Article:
Brazil's clearwater Tapajos river polluted by illegal gold mining

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BRASILIA, Jan 24 (Reuters) - The browning of one of Brazil's largest clearwater rivers, the Tapajos, is almost certainly due to the mud and sentiments churned up by increasing illegal gold mining, federal prosecutors and environmental activists said on Monday.

Once called the "Blue River" because of its pristine condition and clear waters, the Tapajos has drawn a rush of gold miners since 2019 as world prices soared and environmental enforcement faltered under Brazil's far-right government.

The illegal miners use mechanical shovels to knock down trees and dig pits, and dredging barges that vacuum river beds, sucking up mud and water as they search for gold.

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Chocolate-colored water can be seen for hundreds of kilometers in aerial photographs, flowing out of tributaries and down the Tapajos to its confluence with the Amazon river.

The silt in the water has kept bathers away from the white sandbanks of Alter do Chao, a popular resort in the lower Tapajos, a tributary that flows 1,300 miles (2,100 km) to the Amazon.

Prosecutor Gustavo Alcantara said his office has estimated that seven million tonnes of sediment are dumped into the Tapajos each year by the illegal miners. He urged federal and state environmental agencies to investigate how the gold mining is polluting the river.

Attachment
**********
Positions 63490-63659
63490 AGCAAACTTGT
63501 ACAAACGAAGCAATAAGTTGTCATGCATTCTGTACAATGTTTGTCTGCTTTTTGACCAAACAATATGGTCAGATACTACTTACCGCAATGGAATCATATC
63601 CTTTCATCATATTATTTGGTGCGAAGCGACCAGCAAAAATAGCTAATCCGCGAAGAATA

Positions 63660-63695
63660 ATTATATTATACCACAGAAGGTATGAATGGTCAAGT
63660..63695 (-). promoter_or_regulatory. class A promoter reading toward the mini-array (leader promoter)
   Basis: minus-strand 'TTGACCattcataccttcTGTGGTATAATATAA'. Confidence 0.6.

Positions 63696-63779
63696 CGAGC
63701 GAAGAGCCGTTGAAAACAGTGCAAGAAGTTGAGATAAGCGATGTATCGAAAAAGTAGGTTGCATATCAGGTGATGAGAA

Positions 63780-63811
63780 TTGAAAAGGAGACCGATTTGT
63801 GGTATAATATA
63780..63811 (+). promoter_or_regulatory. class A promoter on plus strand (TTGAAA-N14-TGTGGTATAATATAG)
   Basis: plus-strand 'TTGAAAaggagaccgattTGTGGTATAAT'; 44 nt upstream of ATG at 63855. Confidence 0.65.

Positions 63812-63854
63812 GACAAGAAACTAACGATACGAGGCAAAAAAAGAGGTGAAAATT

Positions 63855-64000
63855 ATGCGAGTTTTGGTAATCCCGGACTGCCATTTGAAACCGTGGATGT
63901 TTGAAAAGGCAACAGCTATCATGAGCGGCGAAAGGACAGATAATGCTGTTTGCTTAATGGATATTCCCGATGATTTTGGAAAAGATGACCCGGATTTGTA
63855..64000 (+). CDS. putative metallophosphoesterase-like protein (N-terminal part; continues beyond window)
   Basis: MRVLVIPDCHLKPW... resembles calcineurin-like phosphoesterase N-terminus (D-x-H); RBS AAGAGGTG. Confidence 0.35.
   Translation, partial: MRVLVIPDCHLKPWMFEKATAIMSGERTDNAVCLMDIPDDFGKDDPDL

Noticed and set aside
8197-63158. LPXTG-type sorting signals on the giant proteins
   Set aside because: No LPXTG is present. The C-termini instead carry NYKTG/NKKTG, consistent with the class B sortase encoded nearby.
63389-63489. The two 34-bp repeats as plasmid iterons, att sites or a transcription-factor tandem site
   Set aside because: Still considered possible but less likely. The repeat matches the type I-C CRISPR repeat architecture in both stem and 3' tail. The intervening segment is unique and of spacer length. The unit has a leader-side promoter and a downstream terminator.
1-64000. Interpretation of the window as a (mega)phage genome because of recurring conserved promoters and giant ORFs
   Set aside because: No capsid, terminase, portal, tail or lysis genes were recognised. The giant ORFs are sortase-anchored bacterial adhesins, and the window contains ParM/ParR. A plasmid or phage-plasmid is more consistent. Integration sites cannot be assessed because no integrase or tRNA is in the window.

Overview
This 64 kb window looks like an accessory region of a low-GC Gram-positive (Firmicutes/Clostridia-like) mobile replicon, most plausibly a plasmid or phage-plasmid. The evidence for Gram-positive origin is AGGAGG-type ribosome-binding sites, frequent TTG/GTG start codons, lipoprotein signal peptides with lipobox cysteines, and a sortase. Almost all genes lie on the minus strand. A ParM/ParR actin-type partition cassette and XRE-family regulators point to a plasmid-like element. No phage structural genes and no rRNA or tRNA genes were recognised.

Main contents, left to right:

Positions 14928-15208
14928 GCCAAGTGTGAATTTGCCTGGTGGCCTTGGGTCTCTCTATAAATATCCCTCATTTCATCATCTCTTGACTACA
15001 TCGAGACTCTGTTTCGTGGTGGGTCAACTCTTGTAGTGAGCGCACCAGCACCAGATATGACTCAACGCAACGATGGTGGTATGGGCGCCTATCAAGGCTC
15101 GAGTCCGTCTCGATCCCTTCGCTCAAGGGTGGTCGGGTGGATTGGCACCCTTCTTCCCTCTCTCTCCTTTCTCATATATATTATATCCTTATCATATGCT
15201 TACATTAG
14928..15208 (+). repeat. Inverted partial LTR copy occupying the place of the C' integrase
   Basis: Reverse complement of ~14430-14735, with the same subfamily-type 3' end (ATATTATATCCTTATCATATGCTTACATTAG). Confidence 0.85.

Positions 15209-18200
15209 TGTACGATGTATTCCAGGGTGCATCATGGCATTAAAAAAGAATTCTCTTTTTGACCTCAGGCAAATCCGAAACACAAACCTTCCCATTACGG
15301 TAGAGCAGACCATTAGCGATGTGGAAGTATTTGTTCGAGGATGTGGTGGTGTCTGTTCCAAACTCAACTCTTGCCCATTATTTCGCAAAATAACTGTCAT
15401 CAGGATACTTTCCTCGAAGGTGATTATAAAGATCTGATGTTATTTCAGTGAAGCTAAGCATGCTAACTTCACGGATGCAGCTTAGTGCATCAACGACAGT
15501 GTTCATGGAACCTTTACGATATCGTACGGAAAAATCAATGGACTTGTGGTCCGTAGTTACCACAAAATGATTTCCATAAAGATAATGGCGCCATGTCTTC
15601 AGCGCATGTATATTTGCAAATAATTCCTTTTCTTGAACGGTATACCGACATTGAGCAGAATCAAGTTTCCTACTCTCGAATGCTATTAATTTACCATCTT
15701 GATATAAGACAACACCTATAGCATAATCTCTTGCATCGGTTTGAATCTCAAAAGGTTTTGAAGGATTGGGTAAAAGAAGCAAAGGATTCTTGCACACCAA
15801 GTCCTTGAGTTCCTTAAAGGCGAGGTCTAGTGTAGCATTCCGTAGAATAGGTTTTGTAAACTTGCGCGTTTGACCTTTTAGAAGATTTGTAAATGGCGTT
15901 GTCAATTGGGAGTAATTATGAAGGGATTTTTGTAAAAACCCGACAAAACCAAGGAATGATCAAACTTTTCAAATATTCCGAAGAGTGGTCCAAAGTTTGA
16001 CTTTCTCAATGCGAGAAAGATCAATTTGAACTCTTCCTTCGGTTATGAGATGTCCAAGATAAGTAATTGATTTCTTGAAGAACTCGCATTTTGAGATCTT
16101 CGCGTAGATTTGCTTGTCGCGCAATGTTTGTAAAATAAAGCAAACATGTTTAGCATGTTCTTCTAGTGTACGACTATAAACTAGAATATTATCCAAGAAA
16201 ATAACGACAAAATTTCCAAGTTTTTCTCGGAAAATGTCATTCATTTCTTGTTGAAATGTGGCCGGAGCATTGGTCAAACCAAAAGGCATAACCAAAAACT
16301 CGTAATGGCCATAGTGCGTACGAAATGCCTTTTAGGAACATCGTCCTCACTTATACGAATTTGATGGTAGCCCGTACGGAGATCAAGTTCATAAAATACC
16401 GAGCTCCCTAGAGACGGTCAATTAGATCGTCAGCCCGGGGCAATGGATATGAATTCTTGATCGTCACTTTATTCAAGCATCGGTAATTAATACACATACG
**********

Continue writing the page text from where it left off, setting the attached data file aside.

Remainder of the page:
Satellite data shows that the increasing change in color of the Tapajos river coincides with the rapid increase in gold mining activity in the region, according to MapBiomas, a nongovernmental organization that tracks land use and deforestation in Brazil.

"It is reasonable to assume that illegal mining has been one of the main causes of the murky waters, because it is all done on tributaries of the river and the sediment flows into the Tapajos," said MapBiomas geographer Cesar Diniz.

"It's a fact: The mining has contributed to the muddying of the Tapajos in recent years," he said.

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Reporting by Anthony Boadle; Editing by Aurora Ellis

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